Since I booked our SoKor tickets 4 months before the February travel dates, I already told my mom that no one from my big family (group of 15 btw) who’s traveling with me can stop me from wearing a hanbok now. I missed it on our first trip back in 2015, missing it twice is like a slap in my face. Fast forward 4 months, I’m outside Incheon International Airport slowly freezing to death in a negative 1 degree. “Oh sh*t, this weather’s gonna stop me from my hanbok bucket list,” slightly giving up. Good thing, I didn’t book any hanbok rental on Klook.
Going to Seoul? Here’s a Seoul DIY Itinerary you can also read!
On our way to Gyeongbokgung Palace
Gyeongbokgung Palace is the most famous and biggest palace in Seoul. Most of the k-dramas set in the dynasty period has shot here. So I thought it is the perfect place to wear their traditional dress (hanbok). It will just be like your own historical Korean drama.
We went to the palace after we had lunch at Seoul Station and arrived already at past 2 pm. The sun was shining brightly at us and somehow 8 degrees didn’t seem cold anymore. I didn’t know if my body had adjusted with the weather after 4 days or maybe it’s just not a windy day. So while we were standing in the middle of the entrance of the palace, I told my dad that I’ll be renting a hanbok and they can just wait for me inside. What surprised me is what happened next. My dad declared that we all should rent one, and some might reacted violently but democracy won in the end. It turned out most of my family secretly wanted to rent one too!!
Renting our Hanboks
We rented our hanboks on Pink, near Gyeongbokgung Station Exit 4 just before you cross to the Palace, that is recommended by a friend who went a week earlier. It was empty on a Monday afternoon, a lot different from the reviews and blogs I’ve read regarding how jam-packed hanbok rental shops are (esp. if you purchased via Klook).
As we enter Pink, the price is already displayed on the entrance. It turned out, men’s hanbok are more expensive than the ladies’. I don’t know why as well. The owner went crazy when she saw how big our group was but ushered us politely. Since we were 15, we haggled down the 2-hour hanbok rental into 10,000KRW (500PHP) for both men and ladies. She agreed and then at an instant we were all over the shop, excitedly picking our hanboks.
TIP: It is better to rent in the mornings, the better designs and colors were rented already leaving the not so good quality ones in the afternoon.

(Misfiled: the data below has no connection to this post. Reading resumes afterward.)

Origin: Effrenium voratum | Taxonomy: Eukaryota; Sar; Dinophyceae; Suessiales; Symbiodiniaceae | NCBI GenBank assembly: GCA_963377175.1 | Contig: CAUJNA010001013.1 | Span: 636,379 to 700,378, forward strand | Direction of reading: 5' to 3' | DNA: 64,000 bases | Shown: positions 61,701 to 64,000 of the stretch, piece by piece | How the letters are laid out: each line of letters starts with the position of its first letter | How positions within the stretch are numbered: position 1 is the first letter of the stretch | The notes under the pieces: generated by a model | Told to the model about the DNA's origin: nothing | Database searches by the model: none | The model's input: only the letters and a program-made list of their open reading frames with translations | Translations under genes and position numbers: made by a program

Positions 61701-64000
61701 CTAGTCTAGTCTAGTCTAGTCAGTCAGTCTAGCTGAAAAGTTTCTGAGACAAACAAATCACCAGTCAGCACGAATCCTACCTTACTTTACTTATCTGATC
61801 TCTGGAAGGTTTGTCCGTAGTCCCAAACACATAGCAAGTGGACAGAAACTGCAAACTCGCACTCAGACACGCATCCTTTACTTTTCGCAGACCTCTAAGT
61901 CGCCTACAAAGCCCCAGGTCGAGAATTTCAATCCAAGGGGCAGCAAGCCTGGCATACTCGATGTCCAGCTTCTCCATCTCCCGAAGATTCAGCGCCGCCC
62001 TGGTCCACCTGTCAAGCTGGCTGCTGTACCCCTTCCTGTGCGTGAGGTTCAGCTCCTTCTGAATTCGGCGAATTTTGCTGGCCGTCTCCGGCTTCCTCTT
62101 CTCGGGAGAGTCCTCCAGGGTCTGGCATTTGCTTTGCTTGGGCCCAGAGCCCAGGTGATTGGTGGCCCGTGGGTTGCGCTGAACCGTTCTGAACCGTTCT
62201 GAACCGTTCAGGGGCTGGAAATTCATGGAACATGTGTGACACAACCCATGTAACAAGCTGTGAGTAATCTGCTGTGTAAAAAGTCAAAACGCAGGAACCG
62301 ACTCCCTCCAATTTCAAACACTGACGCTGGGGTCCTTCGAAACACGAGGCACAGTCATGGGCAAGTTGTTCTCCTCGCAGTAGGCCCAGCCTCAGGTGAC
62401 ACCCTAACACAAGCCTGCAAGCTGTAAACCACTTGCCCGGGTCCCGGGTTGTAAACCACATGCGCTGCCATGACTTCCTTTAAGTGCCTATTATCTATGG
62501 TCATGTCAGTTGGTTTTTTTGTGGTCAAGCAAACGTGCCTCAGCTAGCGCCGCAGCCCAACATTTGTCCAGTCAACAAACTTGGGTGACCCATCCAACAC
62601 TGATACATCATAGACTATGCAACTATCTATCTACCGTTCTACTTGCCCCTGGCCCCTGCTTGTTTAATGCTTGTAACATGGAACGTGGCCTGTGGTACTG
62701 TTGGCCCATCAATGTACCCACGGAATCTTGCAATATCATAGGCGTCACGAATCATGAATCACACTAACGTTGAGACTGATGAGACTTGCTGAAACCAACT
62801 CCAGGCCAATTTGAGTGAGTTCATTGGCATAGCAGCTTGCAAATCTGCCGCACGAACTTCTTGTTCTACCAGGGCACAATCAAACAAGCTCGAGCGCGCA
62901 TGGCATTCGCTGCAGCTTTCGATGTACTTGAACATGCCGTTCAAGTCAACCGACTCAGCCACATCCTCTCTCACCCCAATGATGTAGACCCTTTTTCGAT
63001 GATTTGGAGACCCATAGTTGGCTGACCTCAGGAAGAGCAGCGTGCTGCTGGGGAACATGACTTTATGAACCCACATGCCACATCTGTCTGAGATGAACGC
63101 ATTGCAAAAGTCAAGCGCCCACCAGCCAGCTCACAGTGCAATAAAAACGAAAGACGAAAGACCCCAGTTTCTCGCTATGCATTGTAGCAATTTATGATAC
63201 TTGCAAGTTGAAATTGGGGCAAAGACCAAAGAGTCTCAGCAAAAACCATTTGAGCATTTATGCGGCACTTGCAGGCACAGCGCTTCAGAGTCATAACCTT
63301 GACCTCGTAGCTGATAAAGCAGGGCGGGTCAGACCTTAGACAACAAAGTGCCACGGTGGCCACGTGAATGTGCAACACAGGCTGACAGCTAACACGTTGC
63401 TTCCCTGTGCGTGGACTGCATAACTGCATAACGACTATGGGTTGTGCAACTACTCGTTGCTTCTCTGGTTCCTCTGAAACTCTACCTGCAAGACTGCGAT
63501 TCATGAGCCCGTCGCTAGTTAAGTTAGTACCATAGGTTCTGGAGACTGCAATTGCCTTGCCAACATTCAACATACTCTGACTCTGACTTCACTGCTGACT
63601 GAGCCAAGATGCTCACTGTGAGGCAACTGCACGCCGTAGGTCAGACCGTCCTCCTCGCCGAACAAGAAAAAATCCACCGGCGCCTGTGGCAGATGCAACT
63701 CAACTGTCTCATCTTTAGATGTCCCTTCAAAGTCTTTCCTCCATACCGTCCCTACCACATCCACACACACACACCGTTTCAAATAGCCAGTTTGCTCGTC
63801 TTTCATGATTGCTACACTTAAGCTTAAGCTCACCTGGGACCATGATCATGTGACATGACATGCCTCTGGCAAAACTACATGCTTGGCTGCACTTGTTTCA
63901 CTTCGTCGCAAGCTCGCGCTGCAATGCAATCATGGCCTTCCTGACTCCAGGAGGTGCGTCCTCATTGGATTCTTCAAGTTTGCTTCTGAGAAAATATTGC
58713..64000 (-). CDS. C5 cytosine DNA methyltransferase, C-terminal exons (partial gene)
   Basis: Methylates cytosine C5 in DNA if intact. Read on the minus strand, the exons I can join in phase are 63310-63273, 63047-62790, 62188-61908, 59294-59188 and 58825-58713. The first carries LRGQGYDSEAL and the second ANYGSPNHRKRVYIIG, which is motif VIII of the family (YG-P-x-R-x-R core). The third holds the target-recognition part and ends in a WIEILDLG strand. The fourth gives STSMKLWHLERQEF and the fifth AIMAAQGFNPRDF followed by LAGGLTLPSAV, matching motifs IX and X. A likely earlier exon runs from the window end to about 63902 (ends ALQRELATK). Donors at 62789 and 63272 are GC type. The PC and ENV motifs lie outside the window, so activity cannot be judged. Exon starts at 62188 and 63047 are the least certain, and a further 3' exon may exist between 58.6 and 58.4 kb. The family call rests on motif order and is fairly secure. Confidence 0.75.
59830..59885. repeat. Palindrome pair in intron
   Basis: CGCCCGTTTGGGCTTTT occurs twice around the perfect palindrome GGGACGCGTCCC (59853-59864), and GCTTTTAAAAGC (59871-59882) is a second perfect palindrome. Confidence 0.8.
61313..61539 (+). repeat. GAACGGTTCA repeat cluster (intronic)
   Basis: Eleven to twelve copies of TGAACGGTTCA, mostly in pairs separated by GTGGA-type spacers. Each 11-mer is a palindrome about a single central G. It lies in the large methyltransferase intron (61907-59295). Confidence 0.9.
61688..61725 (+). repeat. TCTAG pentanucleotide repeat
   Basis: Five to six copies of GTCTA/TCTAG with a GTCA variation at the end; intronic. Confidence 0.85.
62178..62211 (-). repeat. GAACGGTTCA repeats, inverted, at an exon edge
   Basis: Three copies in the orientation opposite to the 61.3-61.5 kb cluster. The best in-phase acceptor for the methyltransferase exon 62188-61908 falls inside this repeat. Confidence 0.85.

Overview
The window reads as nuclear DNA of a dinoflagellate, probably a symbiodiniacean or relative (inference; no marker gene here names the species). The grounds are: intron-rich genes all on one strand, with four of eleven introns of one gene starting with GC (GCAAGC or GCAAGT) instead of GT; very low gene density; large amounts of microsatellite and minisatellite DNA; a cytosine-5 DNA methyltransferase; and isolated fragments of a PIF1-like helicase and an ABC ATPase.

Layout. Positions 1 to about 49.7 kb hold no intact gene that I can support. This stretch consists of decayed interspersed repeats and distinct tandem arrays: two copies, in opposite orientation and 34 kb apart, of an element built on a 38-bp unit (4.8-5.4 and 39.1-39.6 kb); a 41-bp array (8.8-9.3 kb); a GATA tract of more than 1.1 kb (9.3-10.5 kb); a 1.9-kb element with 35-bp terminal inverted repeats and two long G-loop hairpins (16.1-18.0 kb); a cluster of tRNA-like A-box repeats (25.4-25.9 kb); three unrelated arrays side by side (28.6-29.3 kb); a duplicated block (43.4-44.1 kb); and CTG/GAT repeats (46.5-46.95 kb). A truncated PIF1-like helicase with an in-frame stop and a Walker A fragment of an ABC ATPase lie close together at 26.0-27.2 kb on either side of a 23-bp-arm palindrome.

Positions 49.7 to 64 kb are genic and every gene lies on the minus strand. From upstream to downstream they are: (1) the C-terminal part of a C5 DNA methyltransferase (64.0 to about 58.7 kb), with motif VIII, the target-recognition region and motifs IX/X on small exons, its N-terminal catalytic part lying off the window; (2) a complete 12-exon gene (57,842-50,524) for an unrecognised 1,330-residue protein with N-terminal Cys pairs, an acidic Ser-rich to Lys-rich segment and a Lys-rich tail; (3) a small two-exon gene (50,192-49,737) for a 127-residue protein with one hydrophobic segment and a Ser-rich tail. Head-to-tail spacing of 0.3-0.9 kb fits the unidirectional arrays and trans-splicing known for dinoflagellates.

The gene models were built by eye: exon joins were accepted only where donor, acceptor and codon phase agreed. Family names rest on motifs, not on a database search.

But still, there’s a lot of choices to choose from. I ended up going on a baby pink since I don’t want anything that is so colorful and striking. The ahjumma helped me wear it outside my clothes (minus the coat) and made me sit in front of a vanity mirror to braid my hair. There’s not much conversation, just a lot of pulling my arms and finger pointing due to the language barrier.
We left our coats and bags in the rental shop and only brought our valuables. The hanbok seems to be as effective as our coats. I thought I’ll freeze my a$$ off on wearing only my thermal, long sleeves and hanbok but turned out it was just fine on a 8 degree weather. Or maybe because the sun is shining bright too and it is a different story when it’s rainy.
Hanbok Photoshoot in the Palace
While we were discussing about random things in the entrance of the Gyeongbokgung Palace, a guard shouted at us “Hanbok! Free Entrance!”. I’ve read about it on other blogs before and Koreans are not really much of scammers. We were spared of the 3,000KRW (~150PHP) entrance fee.
And, of course, if you’re wearing a traditional dress in a beautiful palace, you just need to take so much photos. Who knows when will I, we, be coming back?
At 4PM, the wind was starting to get chilly and the temperature was dropping. The cold was already getting on our skin but it was also the time to bring back our rentals. We walked back to the shop with so much energy (and photos) from this experience. We talked about our different encounters with other tourists and laughing about all crazy poses we did.
Who would have thought that this hanbok experience is a good family bonding?
So it is possible to wear hanbok in winter?
Well yes, as long as, it is not negative 5. The hanboks are actually thicker than you think it is. It get us through 5-8 degrees Celsius without coats and just two layers of clothes. This thing is actually more not tolerable in summer because you’ll surely sweat in it. But if its snowing and you really wanted that hanbok photo and experience, well then you can always wear a coat and take it off in photo time. And I also heard, they have winter hanboks (with fleece and everything) so better check on that.
If you have enough budget, you should try this hanbok photoshoot packages. I would definitely try this next time!
Have you ever tried a hanbok? Or planning to rent one soon? Let’s talk or compare notes on the comment section below!
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